Paul’s relationship with Peter was complicated but important. Peter, although un-educated, had the advantage of having spent three intense years with Jesus. Paul, highly educated in both Jewish theology and Greek thought, had a vision of Jesus but had not spent intimate time with him in ministry and conversation. Both had much to learn from the other.

It is significant that in Paul’s recorded preaching and letters, little is said of Jesus’ life, there being only a few direct quotes or allusions to things Jesus said or did. Possibly because Paul assumed all those details had been covered by the gospels; his focus being on the consequences of Jesus’ life with particular emphasis on the meaning of His death and resurrection as foretold in Old Testament prophecy.

Which again, predictably, got him in trouble. His friends once more spirited him out of Jerusalem, sending him on his way home for Tarsus. Galatians 2:1 noting that it took Paul fourteen years to return to Jerusalem again. And even though there is some debate as to what he did during that time (Some believing his first missionary journey may have occurred during that time), he once more certainly spent a significant part of this in-between-time gaining head and heart knowledge of himself, his Lord, and his mission.

Again, waiting in anticipation of doing. There often being a delay between the moment God saves us for a specific cause and when those things actually happen. (Consider the 25 years of waiting between Abraham’s designation as the father of a great nation with a population as numerous as the stars of heaven, and the birth of a single child on whom that promise rested. Or the 20 years between Joseph’s visions of greatness – which really only complicated his life, and the day in Egypt when those dreams finally became a reality. How about the 40 years of wandering in the desert by Moses, finding himself and his calling; before the 40 years of wandering, he led the Israeli people through in their pursuit of freedom and the Promised Land. And David, who spent 25 years between the time of his anointing by Samuel for kingship, and the realization of that dream and calling. Even Jesus, whose early life we know next to nothing about, spent twenty or so years between his experience in the temple and the start of his ministry. Shrouded in mystery though it was, it was hardly uneventful as he grew in wisdom and stature as well as favor with God and man. ( Luke 2:52)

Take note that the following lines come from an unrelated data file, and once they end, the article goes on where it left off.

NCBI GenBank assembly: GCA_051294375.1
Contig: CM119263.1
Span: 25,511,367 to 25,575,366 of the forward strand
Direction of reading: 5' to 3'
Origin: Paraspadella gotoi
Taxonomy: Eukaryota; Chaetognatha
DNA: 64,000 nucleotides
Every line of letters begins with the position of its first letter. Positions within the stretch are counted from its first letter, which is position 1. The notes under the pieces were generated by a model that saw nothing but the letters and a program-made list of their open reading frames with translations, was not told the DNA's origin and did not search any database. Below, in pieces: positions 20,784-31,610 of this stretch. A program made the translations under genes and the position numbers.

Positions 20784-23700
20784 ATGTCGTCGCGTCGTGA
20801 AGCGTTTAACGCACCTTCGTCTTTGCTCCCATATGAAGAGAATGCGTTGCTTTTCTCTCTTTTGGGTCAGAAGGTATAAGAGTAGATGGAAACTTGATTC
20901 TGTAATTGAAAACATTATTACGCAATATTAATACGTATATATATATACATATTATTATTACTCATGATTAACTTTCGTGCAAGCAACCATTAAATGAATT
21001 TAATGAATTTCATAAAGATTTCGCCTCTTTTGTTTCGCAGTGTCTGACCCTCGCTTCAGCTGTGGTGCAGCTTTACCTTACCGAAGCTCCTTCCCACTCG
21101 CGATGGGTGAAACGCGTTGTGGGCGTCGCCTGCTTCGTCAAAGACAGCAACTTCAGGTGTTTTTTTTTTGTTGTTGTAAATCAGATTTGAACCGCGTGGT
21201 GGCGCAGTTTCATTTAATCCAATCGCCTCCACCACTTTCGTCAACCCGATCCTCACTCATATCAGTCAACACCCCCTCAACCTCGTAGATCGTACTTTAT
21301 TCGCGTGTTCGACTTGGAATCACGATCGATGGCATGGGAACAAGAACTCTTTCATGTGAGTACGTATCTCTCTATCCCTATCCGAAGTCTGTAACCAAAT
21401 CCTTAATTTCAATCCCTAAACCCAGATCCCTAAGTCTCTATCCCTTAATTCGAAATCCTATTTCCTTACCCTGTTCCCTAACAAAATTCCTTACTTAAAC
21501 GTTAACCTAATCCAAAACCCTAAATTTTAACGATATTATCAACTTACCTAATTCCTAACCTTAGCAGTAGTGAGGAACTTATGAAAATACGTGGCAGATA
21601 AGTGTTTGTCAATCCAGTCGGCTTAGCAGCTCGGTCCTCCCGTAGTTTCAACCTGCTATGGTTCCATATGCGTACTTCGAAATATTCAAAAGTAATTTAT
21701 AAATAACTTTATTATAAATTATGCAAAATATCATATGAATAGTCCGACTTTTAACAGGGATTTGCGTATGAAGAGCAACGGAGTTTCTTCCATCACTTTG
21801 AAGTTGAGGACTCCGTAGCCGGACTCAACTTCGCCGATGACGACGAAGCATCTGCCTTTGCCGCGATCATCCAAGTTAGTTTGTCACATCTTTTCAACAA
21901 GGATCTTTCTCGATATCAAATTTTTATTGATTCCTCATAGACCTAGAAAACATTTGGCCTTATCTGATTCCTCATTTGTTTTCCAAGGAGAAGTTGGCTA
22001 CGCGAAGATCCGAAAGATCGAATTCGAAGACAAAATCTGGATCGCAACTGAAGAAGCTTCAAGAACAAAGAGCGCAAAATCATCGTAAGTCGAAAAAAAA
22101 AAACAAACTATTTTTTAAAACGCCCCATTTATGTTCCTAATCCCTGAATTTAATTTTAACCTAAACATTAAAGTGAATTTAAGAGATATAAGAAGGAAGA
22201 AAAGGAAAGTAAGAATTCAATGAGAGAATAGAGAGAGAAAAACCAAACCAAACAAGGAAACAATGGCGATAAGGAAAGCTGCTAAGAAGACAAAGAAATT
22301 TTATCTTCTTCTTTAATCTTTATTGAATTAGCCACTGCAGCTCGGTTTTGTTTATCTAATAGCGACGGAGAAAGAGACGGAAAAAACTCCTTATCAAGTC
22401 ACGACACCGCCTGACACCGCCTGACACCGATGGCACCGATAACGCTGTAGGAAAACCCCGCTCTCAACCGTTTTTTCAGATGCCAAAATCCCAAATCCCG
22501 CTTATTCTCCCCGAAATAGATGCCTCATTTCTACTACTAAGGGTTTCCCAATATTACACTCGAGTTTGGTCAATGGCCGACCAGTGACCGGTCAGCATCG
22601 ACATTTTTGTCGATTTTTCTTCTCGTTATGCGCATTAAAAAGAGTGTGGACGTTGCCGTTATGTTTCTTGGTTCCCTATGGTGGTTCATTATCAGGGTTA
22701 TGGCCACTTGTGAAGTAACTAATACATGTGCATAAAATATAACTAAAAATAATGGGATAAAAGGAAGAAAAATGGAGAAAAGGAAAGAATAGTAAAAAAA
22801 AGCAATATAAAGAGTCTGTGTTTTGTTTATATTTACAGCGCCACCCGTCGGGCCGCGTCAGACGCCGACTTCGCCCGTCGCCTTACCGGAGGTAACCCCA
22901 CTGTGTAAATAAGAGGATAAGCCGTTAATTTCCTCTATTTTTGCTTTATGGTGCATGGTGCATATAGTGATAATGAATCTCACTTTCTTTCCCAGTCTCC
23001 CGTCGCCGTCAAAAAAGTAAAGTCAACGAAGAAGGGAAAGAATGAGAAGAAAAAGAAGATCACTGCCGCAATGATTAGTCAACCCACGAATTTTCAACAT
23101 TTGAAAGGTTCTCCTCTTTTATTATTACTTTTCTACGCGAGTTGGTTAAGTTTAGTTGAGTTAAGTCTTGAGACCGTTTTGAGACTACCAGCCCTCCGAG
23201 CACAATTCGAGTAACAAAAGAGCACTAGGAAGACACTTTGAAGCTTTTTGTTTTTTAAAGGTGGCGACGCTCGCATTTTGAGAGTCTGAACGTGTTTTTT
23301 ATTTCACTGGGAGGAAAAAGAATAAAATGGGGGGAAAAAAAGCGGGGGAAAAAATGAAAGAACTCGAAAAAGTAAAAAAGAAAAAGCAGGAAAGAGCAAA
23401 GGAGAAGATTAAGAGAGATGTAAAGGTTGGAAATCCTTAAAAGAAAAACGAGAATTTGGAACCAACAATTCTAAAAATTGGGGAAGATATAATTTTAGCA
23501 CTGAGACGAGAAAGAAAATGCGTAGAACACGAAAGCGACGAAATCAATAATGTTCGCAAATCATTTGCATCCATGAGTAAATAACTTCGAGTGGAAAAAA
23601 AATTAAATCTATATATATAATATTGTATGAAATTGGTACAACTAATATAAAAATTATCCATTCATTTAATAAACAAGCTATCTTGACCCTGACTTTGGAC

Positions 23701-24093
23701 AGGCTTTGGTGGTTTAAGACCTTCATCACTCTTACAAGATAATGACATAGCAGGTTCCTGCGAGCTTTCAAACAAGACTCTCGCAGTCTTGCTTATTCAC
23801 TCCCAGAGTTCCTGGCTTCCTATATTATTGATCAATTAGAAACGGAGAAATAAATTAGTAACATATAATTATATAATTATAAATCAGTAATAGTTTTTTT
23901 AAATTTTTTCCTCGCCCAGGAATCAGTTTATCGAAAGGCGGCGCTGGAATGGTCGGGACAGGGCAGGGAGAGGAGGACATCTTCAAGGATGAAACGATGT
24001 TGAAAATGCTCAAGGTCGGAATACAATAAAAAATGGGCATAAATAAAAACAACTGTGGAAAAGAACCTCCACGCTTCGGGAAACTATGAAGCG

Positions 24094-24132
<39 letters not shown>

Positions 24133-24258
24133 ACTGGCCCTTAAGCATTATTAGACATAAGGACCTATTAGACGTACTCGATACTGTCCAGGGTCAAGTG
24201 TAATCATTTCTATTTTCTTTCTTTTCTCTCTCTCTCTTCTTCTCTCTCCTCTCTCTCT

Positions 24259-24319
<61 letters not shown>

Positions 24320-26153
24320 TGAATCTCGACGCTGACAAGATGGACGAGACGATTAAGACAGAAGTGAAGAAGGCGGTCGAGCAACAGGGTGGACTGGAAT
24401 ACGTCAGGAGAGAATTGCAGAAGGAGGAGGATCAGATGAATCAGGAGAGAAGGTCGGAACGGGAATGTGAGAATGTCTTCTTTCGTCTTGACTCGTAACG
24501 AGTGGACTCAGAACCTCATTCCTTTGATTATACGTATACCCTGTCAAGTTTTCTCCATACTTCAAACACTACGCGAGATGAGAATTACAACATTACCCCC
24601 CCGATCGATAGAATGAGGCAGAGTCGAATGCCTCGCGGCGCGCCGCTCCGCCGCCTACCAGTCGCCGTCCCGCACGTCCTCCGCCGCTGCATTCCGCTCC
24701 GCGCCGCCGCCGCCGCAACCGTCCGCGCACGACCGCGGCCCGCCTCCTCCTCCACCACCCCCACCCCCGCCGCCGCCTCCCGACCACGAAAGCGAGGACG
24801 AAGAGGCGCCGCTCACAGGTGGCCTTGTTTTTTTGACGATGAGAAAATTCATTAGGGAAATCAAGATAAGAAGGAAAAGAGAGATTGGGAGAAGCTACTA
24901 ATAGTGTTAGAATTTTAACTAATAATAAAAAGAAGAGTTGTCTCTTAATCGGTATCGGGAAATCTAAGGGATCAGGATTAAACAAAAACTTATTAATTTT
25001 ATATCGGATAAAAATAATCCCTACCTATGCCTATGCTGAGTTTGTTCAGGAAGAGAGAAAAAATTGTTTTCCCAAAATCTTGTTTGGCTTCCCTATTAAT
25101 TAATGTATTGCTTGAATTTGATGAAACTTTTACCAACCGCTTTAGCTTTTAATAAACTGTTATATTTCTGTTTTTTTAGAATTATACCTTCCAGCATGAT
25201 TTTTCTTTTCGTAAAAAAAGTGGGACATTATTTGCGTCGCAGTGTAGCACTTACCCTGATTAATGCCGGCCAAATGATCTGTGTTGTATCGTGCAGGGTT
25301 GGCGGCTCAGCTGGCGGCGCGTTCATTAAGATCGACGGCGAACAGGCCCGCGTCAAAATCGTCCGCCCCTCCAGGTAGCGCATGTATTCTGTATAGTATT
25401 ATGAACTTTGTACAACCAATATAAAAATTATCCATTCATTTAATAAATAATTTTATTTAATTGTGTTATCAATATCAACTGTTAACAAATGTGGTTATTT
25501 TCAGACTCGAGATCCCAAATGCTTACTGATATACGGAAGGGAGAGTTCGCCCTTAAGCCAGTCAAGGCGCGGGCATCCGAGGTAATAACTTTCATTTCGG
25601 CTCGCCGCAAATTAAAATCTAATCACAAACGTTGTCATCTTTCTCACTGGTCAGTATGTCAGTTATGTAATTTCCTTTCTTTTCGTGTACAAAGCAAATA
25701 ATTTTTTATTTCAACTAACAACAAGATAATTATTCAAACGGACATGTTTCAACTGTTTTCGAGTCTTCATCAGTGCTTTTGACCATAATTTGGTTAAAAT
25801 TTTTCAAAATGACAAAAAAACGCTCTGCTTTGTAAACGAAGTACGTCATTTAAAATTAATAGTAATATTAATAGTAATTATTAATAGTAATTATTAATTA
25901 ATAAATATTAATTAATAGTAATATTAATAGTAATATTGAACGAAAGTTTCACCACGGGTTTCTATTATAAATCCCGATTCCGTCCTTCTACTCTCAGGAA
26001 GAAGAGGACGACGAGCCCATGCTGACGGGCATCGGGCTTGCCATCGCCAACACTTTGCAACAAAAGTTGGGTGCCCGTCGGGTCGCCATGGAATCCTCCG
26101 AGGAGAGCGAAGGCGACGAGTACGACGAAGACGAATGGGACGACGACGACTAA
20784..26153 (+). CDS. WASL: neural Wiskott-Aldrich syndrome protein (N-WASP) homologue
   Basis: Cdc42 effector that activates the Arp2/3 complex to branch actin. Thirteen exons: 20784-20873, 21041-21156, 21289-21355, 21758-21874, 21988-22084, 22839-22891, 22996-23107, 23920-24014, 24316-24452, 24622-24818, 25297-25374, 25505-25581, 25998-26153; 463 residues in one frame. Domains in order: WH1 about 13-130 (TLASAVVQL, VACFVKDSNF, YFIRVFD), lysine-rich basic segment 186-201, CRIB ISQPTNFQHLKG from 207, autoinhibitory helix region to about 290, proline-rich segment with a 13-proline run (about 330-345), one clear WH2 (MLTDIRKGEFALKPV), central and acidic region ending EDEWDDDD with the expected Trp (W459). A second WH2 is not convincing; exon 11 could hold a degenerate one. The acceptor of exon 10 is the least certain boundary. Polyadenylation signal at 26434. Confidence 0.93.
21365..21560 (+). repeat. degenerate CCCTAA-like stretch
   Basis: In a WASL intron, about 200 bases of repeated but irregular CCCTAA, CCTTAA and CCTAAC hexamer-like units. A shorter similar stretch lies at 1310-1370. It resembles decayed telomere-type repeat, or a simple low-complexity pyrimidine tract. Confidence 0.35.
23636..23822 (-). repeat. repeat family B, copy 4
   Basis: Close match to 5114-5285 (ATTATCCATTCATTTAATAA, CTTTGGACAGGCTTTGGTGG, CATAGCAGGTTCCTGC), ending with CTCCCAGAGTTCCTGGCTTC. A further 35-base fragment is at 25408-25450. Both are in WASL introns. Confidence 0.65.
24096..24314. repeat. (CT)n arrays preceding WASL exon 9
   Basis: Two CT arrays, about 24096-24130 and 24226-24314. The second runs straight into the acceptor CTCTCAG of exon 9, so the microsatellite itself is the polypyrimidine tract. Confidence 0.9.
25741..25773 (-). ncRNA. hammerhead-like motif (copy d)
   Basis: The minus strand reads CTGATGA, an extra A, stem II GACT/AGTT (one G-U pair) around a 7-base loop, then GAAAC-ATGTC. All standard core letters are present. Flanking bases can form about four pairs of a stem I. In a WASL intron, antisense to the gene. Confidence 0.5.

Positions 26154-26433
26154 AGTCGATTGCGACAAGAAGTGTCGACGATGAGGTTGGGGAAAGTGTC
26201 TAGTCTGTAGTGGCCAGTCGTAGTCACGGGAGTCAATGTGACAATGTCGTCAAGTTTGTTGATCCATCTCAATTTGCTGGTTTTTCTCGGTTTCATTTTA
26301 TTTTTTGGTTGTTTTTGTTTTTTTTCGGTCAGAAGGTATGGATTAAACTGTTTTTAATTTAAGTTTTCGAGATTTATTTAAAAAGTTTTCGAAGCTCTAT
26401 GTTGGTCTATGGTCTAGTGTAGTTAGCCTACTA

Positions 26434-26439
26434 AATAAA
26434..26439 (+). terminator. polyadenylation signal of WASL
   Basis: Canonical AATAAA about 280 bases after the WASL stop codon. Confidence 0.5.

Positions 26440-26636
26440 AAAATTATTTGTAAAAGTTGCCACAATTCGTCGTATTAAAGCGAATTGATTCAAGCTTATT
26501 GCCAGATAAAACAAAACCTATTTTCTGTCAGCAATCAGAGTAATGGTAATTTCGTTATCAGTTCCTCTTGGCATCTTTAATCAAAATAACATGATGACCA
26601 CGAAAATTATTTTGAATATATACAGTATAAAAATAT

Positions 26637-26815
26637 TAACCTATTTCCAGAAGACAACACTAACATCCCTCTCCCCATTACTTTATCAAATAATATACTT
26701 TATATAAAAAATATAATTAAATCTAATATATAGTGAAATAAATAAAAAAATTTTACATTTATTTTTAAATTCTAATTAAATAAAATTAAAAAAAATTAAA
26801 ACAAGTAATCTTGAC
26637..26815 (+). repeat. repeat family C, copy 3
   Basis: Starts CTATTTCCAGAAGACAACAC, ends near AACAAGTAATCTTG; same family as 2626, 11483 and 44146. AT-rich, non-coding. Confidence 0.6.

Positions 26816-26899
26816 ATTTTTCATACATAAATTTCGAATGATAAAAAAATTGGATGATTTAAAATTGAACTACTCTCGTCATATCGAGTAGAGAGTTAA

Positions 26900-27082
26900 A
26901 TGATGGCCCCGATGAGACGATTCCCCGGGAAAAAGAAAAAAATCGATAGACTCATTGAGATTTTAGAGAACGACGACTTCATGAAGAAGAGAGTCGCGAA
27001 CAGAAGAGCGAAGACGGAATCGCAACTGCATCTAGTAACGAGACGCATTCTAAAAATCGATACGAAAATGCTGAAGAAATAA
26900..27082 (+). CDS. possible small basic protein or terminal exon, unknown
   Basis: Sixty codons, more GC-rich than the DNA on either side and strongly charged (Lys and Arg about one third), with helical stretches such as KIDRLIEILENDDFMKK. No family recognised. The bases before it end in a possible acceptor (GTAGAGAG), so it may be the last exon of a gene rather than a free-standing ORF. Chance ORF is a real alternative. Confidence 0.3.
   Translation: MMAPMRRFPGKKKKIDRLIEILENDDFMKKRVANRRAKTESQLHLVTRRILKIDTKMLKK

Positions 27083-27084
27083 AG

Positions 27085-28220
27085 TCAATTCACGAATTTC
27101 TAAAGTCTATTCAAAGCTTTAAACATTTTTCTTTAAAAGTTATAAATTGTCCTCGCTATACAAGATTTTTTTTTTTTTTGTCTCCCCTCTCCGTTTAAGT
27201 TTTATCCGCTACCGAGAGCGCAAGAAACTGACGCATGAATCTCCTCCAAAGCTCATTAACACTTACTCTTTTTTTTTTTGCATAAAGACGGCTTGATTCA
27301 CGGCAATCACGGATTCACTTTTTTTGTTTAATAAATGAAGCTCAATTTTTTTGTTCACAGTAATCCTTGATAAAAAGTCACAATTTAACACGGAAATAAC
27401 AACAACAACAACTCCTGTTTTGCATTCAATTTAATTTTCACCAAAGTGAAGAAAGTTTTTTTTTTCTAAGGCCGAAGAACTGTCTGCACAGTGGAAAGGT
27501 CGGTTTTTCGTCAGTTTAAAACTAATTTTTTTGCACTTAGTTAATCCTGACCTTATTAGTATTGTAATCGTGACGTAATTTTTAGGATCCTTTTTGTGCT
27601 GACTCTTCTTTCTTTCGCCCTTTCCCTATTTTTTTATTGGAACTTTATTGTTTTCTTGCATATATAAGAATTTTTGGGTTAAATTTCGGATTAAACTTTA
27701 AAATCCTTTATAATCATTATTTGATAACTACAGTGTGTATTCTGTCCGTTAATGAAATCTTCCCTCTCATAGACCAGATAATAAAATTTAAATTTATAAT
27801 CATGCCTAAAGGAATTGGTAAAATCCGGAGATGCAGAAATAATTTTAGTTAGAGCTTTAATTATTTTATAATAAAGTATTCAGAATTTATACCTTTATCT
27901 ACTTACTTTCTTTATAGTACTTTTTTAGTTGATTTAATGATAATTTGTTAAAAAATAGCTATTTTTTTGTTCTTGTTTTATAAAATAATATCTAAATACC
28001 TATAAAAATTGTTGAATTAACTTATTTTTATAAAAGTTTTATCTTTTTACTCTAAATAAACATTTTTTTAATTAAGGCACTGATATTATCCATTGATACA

This pattern is hardly unique to these admittedly special people of scripture, but common-place in different ways and times for us all, where we work as we wait during the in-between-times of our lives. And in the waiting, God prepares us, transforms us, readying us for what lies ahead.

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Biography Information:

Fred Price - married (50 years), father of two grown children, grandfather of six.

Fred retired earlier this year after 42 years as a factory worker.  He has always had a heart for young people and the challenges they face today.  Over the years Fred has taught Discipleship Groups for High School and college students.